Schwandt (5) described the most severe form as “myopathy syndrome” or “weakness” with a concomitant >10 fold increase of CK. The prevalence rate of this form seems to range between about 0.1% (40 mg lovastatin) and 0.2% (80 mg lovastatin) (11). The prescribing information reports a prevalence of myopathy at 20 – 40 mg lovastatin of 1 : 5000, at 80 mg of 1 : 400. The most severe form, a myositis syndrome eventually resulting in rhabdomyolysis and renal failure seems to be rare with a prevalence rate of <1 °/oo as it can be recalculated from the large studies (11).

The mechanism of statin-induced skeletal injury is not well understood. Animal models show that type II white muscle fibers are mainly affected. Oxidation injury may be a central issue. Coenzyme-Q-biosynthesis is decreased (12) and at least in some patients increased levels of isoprostanes (IP; 13) have been found. The percentage of patients with elevated IP is higher in the presence of CK elevation, but can also be seen in the absence of elevated CK. The extent of IP elevation showed no correlation to CK and/or symptoms. An increase in IP has been reported in myopathy (14) and rhabdomyolysis (15,16). If IP appeared to be increased, there was a comparable elevation in serum, plasma and urine. Although vitamin E in single cases may cause alleviation of the symptoms (17), its general use does not result in clinical benefit.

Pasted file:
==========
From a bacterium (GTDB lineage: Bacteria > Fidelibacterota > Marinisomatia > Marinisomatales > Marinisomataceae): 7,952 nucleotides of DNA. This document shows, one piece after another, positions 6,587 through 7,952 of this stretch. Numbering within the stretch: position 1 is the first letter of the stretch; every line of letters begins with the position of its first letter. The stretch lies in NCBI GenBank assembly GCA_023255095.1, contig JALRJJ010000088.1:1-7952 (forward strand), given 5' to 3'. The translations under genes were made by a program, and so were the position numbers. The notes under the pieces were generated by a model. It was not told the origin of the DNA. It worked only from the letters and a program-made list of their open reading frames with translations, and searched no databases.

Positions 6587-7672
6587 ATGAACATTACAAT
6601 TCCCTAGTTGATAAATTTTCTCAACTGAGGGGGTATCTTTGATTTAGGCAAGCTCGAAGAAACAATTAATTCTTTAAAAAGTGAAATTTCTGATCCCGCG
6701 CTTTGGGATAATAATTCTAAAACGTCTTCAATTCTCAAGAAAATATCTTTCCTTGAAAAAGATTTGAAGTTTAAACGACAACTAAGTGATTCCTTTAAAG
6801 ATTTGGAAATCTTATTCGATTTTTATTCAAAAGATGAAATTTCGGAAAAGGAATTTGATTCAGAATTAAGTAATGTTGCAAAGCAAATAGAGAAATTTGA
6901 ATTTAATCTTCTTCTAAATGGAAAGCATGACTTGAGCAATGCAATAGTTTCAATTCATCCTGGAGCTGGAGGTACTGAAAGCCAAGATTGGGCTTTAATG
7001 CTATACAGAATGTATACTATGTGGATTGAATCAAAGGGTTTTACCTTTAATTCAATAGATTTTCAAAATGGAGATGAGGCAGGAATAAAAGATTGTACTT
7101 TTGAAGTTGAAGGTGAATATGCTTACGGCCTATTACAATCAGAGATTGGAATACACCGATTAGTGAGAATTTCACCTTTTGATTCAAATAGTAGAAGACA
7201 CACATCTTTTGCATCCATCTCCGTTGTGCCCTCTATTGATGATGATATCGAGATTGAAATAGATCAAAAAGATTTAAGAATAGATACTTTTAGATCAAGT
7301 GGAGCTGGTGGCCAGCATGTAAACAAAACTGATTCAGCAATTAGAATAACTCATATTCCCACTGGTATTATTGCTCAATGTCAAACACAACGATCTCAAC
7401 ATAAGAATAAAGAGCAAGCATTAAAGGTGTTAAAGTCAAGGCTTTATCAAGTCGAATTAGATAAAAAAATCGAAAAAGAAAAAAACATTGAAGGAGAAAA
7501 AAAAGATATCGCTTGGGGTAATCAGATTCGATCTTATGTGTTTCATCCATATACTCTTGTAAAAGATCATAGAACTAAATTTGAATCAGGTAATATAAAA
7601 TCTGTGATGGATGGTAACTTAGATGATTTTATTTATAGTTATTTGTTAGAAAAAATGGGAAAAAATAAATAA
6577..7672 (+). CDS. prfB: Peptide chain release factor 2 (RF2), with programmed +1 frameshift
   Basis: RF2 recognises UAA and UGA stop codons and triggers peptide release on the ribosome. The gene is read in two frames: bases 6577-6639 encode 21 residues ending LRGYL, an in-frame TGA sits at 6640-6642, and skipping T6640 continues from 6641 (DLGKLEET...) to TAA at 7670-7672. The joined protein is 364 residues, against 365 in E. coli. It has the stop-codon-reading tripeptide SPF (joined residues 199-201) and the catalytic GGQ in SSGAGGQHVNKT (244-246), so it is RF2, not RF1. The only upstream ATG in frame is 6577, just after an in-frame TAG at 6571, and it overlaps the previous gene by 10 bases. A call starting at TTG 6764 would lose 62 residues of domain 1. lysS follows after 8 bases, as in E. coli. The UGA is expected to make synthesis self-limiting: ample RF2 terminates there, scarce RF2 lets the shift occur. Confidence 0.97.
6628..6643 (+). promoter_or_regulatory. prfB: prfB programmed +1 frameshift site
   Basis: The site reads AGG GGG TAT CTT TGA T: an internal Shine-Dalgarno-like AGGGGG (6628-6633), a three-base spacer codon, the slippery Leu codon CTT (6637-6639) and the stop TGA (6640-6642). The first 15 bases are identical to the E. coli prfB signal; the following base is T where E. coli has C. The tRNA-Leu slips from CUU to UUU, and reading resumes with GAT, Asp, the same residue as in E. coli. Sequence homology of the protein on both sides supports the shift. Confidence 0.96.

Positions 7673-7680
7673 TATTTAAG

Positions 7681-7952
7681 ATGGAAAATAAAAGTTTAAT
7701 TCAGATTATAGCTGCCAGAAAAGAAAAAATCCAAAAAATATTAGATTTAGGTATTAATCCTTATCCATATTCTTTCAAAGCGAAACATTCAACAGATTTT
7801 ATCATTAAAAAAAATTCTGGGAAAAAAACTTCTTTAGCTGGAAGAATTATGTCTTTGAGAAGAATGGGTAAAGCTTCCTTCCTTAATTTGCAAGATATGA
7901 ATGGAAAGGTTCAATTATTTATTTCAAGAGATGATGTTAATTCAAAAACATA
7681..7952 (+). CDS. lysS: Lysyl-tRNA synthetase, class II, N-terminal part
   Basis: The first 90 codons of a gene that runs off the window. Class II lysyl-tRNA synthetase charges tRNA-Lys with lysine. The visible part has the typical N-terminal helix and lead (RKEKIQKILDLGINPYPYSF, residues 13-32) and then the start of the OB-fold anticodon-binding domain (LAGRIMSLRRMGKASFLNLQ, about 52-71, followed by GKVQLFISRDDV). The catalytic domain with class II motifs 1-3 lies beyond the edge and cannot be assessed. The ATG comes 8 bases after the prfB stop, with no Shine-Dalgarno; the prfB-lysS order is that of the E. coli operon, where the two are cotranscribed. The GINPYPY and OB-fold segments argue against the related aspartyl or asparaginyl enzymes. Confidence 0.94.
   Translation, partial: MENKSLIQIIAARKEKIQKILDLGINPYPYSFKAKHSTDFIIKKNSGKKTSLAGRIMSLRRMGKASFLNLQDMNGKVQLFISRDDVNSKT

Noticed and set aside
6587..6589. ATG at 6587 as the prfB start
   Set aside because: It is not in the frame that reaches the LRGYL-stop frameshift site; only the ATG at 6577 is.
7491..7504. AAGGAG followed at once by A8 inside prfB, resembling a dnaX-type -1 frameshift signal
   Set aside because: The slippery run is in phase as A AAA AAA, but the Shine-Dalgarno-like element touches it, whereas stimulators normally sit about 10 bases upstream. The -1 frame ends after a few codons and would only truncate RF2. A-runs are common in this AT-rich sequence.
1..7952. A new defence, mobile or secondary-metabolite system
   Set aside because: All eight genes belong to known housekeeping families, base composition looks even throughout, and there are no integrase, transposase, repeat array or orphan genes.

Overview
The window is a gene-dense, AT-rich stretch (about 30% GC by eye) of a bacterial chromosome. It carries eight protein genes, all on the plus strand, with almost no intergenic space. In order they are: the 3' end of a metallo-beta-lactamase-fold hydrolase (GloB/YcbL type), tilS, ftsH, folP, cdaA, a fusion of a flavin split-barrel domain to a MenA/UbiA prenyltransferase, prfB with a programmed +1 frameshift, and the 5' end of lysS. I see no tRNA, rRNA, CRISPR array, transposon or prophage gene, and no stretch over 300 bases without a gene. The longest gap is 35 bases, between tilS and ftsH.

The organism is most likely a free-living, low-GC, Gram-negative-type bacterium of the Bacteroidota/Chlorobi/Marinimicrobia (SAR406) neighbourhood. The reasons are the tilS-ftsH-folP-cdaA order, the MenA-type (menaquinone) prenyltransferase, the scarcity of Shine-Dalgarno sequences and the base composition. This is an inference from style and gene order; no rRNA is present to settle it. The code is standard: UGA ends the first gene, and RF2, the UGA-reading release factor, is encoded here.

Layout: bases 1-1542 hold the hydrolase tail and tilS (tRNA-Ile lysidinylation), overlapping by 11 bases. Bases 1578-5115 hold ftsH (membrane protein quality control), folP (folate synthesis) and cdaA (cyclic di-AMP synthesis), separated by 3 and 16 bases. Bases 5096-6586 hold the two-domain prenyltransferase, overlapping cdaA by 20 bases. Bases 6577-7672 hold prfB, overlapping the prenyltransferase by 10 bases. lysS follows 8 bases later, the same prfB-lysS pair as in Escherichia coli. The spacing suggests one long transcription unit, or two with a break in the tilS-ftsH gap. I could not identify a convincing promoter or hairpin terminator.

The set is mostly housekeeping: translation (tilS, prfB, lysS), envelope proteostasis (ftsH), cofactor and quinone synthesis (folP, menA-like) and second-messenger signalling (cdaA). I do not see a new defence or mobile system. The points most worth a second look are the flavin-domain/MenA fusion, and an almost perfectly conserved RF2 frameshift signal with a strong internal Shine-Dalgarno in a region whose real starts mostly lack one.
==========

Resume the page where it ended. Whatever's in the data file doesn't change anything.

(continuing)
When the first patient reported muscle pains without CK-elevation to one of us, he was not believed. The same skepticism was apparent when I (H.S.) first presented preliminary data on this complicated issue. Looking on the available tests that could confirm the patients' problems, this issue becomes even more evident.


We are not aware of a systematic EMG study in statin users. Anecdotal cases show that patients suffering from any type of statin-induced myopathy do not develop an abnormal EMG (own unpublished results). However, as we monitored 2 patients, a normal EMG does not exclude myopathy.

Although muscular metabolic abnormalities are frequently associated with an increased uptake of methoxyisobutylisonitrile (MIBI) into the diseased muscular segments (18), statin-induced myopathy in 8 patients during still ongoing therapy with 5 different compounds did not reveal any abnormal scintigraphic finding (19). Other cationic tracers (99mTc-tetrofosmin, 99mTc-furifosmin) did not image positively the affected muscles either. 201Thallium to our knowledge was not tested. One of the reasons of negative imaging might be that 99mTc-MIBI is associated with mitochondrial integrity and cellular viability, while the type II fibers in contrast contain much less mitochondria (16). PET-metabolic studies are not available yet. Therefore, nuclear medicine was of no help as to diagnosis and localization of statin-induced myopathies so far.